Gorguts have been careful here to keep the central thread of the music locked into position which allows for the extraneous edges to expand and collapse, to career wildly from pillar to post, to dissolve into thin air and be plucked back out from nowhere. Fiendish in design, this conjuror’s magic trick is coaxed gently into life by the most talented heavy collective. To keep things so tight and focussed and yet elegantly organic takes skill beyond comprehension.

And yet, there are moments when the thrill of the chase wanes and the immensity of the power the players wield becomes overbearing on the listener. At times, its the overzealous jazzy elements that lurk beneath, at others its the unyielding crush as the band applies the full pressure of double-kick and electric violence to the piece.

Despite this, there are moments where either the hairs on the back of your neck or your hackles will raise. At the half way point, the listener is immersed inside the subsonic creaking bones and cavernous belly of the beast and it is an absolute thrill. At 24 minutes, the progressive hammering finger runs and slow chugs ready your senses for nothing less than impending war.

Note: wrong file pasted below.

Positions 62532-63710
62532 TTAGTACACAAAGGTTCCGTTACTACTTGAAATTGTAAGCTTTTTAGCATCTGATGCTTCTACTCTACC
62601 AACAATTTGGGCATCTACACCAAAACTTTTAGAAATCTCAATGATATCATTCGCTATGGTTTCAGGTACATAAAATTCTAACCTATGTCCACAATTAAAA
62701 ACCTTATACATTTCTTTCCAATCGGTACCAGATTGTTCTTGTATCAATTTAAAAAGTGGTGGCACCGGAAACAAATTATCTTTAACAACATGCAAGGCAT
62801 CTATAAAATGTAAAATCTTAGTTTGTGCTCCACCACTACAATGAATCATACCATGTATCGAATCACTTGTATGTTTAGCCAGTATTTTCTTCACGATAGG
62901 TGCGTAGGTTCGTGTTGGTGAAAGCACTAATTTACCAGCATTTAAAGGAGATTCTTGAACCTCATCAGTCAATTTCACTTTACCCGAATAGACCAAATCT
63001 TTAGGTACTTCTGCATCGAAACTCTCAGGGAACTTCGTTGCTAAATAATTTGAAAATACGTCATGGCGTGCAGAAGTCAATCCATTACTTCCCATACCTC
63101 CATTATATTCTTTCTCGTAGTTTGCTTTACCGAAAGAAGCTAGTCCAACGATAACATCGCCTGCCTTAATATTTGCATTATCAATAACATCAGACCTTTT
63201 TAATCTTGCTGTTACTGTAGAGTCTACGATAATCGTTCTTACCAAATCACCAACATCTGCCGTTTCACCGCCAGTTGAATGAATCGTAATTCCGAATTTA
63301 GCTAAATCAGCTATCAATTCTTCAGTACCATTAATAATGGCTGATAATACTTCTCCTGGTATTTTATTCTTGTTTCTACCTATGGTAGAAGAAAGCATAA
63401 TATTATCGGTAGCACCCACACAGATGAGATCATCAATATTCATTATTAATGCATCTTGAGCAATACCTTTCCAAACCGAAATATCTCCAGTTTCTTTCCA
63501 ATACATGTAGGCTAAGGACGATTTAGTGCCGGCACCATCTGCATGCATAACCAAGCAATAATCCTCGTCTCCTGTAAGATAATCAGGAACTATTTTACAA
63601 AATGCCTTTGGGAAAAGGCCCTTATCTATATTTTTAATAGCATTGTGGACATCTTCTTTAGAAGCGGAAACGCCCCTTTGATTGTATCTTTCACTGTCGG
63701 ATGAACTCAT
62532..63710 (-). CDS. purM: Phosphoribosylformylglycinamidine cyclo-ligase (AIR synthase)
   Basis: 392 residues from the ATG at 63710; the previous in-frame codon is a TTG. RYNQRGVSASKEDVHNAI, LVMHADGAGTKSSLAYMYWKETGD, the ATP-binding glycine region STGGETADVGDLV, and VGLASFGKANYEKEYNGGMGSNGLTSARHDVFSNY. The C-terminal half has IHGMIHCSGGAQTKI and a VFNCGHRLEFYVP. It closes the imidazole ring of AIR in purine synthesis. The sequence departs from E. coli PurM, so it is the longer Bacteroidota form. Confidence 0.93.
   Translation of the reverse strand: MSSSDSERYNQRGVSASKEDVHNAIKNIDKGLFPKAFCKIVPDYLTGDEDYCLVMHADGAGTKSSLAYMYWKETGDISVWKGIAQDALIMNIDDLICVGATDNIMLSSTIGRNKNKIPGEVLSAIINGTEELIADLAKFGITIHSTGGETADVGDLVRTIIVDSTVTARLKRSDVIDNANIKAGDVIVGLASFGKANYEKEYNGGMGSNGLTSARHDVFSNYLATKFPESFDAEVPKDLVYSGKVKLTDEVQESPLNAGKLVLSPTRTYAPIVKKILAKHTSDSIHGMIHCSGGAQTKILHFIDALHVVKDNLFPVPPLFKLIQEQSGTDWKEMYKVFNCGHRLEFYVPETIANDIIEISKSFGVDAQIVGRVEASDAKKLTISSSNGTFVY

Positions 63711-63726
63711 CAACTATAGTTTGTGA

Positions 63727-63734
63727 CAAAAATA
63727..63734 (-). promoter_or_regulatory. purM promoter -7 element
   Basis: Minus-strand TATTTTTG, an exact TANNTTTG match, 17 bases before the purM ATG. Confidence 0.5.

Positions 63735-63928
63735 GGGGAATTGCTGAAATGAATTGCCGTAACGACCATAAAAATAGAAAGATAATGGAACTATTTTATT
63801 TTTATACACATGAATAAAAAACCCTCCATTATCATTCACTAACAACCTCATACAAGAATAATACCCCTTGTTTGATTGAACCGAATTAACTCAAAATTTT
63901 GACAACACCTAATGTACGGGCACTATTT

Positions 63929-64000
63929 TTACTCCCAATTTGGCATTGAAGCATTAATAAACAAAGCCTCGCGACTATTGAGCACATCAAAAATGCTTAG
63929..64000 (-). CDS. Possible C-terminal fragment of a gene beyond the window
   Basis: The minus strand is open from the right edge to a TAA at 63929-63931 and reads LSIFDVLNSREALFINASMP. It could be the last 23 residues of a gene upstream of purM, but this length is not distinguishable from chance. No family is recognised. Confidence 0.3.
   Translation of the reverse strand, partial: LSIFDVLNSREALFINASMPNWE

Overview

Pleiades’ Dust is a jaw-dropping experience. It’s probably the most absorbing piece of music I’ve heard since The Ocean sunk us into the expanding depths of their Pelagial. Sure its not faultless, but like the aforementioned band, Gorguts are surfing high upon the wave of their career highlight and riding it as kings.